Bastiaan M. Drees, Professor and Extension Entomologist
Velvet ants commonly are encountered in arid, sandy areas of Texas. Although related to wasps, the wingless females resemble ants and have a dense coating of velvety hair. Males have wings and actively fly. They are in the family Mutillidae in the order Hymenoptera that also contains ants, wasps, bees and sawflies.
Krombein et al. (1979) list 30 genera of Mutillidae in found in North America. Of these at least 84 species are possibly considered to be “velvet ants” and occur in Texas. These species are from the three genera: Timulla – 15 species, Ephuta – 9 species, and Dasymutilla – 60 species. Many other species are listed for this family of insects, but most are not normally thought of as the day-active (diurnal), fuzzy or hair-covered, and colorful “velvet ant” species. The most commonly encountered and largest species is known as the cow killer, Dasymutilla occidentalis comanche Blake (Fig. 1).
Velvet ants are solitary wasps. Immature stages or larvae feed externally on the prepupal or pupal stages of ground-nesting bees, other wasps and some flies and beetles. The wingless females actively search for hosts on which to deposit eggs. The host is attacked after its cocoon has been spun, or the puparium formed. Upon locating a suitable host, the female penetrates the cocoon or puparium with its long ovipositor (which can also function as the stinger) and deposits one or two eggs.
Eggs hatch and young larvae feed on the host, devouring it. After feeding, the velvet ant larva spins its own cocoon within that of its host. Over-wintering occurs as the prepupal stage inside the host’s cocoon. Developmental times vary between species and in response to various environmental conditions.
Upon emerging as adults, winged males fly in search of mates. The wingless females attract males of their own species using specific sound produced by a rasping structure located between their second and third abdominal segments. Mating lasts for only a few seconds. Males not searching for females are often found visiting flowers in search of nectar. They do not live as long as the wingless females.
Females spend much time in sandy areas searching for hosts and may be encountered at close range by adults and children. The females are capable of stinging repeatedly. The stinger is long, and the sting is reportedly quite painful–perhaps the reason that the large common species is called the “cow killer”.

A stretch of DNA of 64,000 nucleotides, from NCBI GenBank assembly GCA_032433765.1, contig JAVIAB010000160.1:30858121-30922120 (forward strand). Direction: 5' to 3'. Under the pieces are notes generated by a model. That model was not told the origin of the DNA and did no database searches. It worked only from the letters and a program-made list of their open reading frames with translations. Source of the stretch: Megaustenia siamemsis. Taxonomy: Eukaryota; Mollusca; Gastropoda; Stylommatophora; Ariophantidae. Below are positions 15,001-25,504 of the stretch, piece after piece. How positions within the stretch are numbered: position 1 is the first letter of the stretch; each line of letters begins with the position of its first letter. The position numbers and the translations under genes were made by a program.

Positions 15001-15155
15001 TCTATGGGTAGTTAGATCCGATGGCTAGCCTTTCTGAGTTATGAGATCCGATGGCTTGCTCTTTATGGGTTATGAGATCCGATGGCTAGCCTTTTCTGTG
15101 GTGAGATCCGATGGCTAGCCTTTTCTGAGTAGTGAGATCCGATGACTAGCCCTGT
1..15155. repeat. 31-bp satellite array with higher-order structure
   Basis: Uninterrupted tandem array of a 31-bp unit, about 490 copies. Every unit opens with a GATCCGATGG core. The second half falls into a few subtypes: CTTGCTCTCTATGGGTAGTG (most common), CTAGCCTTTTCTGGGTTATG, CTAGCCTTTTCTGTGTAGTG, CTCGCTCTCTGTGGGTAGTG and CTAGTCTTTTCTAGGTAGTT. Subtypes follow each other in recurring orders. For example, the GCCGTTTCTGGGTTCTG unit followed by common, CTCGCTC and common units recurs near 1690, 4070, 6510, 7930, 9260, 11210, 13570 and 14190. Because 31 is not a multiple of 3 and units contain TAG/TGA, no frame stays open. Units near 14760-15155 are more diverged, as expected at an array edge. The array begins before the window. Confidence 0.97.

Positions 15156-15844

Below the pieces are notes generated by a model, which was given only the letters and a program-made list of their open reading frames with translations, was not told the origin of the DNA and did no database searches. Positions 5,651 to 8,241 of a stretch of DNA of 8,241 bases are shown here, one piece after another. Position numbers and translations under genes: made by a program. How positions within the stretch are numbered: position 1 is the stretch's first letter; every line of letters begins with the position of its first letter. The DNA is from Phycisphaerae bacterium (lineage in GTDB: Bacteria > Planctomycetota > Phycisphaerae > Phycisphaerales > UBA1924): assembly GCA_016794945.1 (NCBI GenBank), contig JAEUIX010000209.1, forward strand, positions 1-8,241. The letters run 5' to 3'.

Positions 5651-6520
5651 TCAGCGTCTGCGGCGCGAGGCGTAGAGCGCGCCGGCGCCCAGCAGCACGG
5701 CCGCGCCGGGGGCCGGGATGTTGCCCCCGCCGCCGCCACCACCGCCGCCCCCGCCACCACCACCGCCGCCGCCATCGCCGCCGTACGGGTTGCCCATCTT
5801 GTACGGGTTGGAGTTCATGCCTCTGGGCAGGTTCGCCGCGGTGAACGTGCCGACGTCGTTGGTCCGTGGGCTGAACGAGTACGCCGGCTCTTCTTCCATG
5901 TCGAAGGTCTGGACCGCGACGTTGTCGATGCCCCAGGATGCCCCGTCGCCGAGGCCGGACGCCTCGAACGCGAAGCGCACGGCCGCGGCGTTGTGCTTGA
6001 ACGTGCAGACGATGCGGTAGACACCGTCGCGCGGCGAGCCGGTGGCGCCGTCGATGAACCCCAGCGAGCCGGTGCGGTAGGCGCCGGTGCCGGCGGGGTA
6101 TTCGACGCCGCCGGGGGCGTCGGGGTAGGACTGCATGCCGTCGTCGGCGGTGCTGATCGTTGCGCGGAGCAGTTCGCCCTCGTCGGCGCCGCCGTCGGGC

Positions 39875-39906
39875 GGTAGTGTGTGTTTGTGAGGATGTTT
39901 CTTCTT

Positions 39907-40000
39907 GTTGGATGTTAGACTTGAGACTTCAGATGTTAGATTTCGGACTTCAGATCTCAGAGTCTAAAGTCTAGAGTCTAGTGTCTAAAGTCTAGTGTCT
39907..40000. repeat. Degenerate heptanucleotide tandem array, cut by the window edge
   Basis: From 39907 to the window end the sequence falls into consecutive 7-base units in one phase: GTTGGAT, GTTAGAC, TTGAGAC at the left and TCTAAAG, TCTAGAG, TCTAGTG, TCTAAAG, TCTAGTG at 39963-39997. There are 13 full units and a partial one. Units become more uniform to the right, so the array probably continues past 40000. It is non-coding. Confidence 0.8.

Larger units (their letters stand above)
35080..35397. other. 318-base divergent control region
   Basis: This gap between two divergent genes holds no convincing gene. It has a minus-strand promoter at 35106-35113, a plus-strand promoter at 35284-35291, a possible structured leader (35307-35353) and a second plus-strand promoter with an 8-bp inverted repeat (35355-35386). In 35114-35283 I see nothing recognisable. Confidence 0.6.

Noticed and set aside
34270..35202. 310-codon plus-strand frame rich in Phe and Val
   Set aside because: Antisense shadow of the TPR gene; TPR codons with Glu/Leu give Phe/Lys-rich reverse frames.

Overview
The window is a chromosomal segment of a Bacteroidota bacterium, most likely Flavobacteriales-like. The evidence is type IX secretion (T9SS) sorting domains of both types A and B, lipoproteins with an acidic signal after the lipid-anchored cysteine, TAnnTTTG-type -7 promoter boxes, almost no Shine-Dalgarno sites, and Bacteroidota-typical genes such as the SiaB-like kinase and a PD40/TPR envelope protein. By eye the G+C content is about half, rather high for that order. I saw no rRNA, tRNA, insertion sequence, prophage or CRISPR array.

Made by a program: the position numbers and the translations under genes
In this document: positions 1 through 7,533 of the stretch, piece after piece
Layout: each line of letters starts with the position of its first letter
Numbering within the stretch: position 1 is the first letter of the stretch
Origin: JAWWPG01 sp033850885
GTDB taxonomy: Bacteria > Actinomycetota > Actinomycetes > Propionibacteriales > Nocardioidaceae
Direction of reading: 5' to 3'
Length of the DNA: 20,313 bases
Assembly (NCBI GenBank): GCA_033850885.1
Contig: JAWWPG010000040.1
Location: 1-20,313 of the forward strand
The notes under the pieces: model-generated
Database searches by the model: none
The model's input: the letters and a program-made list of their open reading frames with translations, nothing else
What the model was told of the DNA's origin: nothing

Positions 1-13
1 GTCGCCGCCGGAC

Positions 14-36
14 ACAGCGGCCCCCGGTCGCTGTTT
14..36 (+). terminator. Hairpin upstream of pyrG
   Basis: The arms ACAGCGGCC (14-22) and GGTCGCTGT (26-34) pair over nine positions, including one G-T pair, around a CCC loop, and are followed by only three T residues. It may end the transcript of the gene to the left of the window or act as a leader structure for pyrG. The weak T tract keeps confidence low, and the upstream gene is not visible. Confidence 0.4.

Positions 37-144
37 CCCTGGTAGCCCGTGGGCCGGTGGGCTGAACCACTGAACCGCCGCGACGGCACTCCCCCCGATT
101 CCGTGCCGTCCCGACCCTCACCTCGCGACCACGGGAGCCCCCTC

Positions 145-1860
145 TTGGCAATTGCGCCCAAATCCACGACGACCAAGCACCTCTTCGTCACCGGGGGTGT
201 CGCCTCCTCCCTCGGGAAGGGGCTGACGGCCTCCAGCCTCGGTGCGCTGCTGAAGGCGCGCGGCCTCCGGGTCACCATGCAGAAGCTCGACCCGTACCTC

People are most often stung by velvet ants on the foot while walking in infested areas without proper footwear. The intensity of pain and reaction to the sting will vary according to the sensitivity of the person stung.
Luckily, these are solitary creatures and the possibility of being stung by a number of these insects at one time is unlikely.
No one has documented the importance of velvet ants as parasites of other insects. Ground dwelling bees, often important in the pollination of some crops such as alfalfa, are known to be hosts for velvet ants. Other species are reportedly pests of white grub parasites, a condition known as hyperparasitism. In each of these different examples, velvet ants can be considered either beneficial or pestiferous depending upon the host species.
Chemical control of velvet ants is rarely justified. The best methods for coping with velvet ants are: 1) the education of youngsters not to (or carefully) handle these insects and 2) wearing shoes in infested areas to avoid accidental encounters. These insects are very hard-bodies and difficult to crush by stepping on them. Also, their long stingers (modified egg-laying structure or ovipositor) are flexible and can inflict a painful sting even when the end of the abdomen is not directly contacting skin.
Occasionally, numbers of velvet ants occur in certain areas such as gardens or underneath houses, trailers or other structures raised from the ground. In these cases, the best control tactic is to eliminate ground-nesting wasps or bees on which immature velvet ants feed. Contact insecticides with label directions for “digger wasps” can be used to attempt to control such insects. For information on controlling the hosts, see L-1828 “Paper wasps, Yellowjackets and Solitary Wasps” (http://tcebookstore.org/tmppdfs/22109649-L1828.pdf. Individual velvet ants can be killed by crushing or by using directed sprays of household aerosol formulations with “crawling insects” or “wasp nests” that often contain synergized pyrethrins or synthetic pyrethroids such as resmethrin are available for wasp control.
Krombein, K. V., P. D. Hurd, Jr., D. R. Smith, and B. D. Burks. 1979. A Catalog of Hymenoptera in North America North of Mexico, Volume 2. Smithsonian Institution Press, Washington, D. C. (Family Mutillidae, pages 1276-13142209 pages.
The author wishes to thank Dr. Jerry Cook, entomologist with Sam Houston State University, and Ed Riley, Assistant Curator for the Texas A&M University Department of Entomology for their review and helpful comments in the development of this fact sheet.
All pesticides are potentially hazardous to human health and the environment. As a pesticide user, you are legally required to read and carefully follow all directions and all safety precautions on the container label. Label instructions are subject to change, so read the label carefully before buying, using and disposing of any pesticide. Regardless of the information provided in an Extension publication, always follow your product’s label. When in doubt about any instructions, contact your pesticide seller, or the manufacturer listed on the label, for clarification. All pesticides should be stored in their original labeled containers and kept out of the reach of children. Never pour leftover pesticides down a storm drain or any other drain.